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William F. Collins, James L. O'Leary, William E. Hunt and Henry G. Schwartz

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William E. Hunt, Bertha A. Bouroncle and John N. Meagher

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William E. Hunt, John N. Meagher and James E. Barnes

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William E. Hunt, J. N. Meagher, A. Friemanis and C. W. Rossel

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The Carpal-Tunnel Syndrome

Diagnosis and Treatment

William E. Hunt and William T. Luckey

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William E. Hunt and Robert M. Hess

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Intramural neural elements in components of the carotid bifurcation

A histological basis for differential function

Sheldon B. Meyerson, James L. Hall and William E. Hunt

✓ The histology of the specialized region of the carotid bifurcation in man was studied with Orcein stain for elastic tissue, Masson's trichrome for muscle and connective tissue, and Bodian's silver method for neural elements. Four distinct regions exist: the common carotid, which appears to be solely a conduit; the carotid sinus, which is thin and very elastic with its baroreceptors in the medial wall; the external carotid, which is highly muscular and presumably active; and the internal carotid, also highly muscular and presumably active. The transition between zones is abrupt. Prominent clusters of up to 30 or 40 multipolar nerve cells, 15 to 25 µ in diameter, were found in the subintimal region of the internal carotid artery, some in the common, and a few in the external carotid. Occasional rounder cells of similar size with only one process were seen, possibly of sensory type. No cell bodies were seen in the adventitia of any vessel. No relation to the perivascular plexus was established. It is speculated that the neurons may be related to the reported local differential response to environment by the internal and external carotid systems.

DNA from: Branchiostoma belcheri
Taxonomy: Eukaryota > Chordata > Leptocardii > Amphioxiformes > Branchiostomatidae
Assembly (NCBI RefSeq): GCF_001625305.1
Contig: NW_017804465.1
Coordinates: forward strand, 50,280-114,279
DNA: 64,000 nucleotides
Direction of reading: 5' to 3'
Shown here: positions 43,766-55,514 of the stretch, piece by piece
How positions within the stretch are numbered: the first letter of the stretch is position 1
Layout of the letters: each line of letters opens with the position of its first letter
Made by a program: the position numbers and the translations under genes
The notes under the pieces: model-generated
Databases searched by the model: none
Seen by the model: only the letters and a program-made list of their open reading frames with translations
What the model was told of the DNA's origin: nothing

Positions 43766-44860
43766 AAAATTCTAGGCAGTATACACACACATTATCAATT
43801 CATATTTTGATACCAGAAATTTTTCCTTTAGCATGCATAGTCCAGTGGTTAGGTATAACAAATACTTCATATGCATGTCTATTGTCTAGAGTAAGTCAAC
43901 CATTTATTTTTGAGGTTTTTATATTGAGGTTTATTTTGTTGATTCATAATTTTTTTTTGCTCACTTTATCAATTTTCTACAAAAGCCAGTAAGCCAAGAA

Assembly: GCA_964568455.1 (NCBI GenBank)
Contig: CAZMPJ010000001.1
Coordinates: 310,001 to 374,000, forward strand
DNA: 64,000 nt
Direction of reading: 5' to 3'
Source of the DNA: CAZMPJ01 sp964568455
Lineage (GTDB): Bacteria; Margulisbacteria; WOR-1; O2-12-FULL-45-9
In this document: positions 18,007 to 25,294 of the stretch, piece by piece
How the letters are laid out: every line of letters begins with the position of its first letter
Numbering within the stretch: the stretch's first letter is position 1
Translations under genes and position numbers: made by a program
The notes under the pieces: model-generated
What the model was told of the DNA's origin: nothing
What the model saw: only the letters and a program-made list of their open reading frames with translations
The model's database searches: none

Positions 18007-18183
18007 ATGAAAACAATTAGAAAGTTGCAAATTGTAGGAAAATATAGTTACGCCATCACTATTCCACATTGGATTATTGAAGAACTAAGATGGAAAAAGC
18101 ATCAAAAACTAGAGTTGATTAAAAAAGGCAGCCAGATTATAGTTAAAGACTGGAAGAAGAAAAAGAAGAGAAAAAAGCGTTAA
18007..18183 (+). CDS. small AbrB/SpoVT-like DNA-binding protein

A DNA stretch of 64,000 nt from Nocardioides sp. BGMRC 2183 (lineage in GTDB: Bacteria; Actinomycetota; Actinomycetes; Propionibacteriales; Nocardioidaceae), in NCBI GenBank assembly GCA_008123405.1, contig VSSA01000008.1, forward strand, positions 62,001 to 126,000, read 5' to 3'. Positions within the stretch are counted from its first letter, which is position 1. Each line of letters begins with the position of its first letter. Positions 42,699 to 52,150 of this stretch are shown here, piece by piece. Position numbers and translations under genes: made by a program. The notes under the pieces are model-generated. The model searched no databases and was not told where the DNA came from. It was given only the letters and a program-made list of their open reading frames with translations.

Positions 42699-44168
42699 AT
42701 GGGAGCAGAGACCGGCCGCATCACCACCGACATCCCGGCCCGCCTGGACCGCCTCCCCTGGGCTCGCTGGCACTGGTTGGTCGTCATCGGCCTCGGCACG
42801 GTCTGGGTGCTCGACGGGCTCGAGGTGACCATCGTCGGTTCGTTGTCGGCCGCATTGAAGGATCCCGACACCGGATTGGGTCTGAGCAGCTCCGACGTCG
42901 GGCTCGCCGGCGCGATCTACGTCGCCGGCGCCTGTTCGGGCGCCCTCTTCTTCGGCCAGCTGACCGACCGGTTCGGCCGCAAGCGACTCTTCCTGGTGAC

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David Yashon, George E. Locke, W. George Bingham Jr., Wigbert C. Wiederholt and William E. Hunt

✓ Electrocortigraphic activity and common carotid blood flow were studied in 12 dogs during and following profound oligemic hypotension. Five animals survived but seven died within 75 min of hypotension. Although an 80% to 90% reduction in both mean arterial pressure and common carotid blood flow was observed, only a 20% diminution of intracranial pressure occurred and there was little change in electrocorticographic function. The preservation of cerebral function in the presence of profound systemic hypotension was demonstrated. When death occurred during shock, no prior change in central nervous system function was noted. With reinfusion, no change in parameters was noted, but common carotid blood flow was depressed to 35% to 50% of control levels for up to 2½ hrs of observation.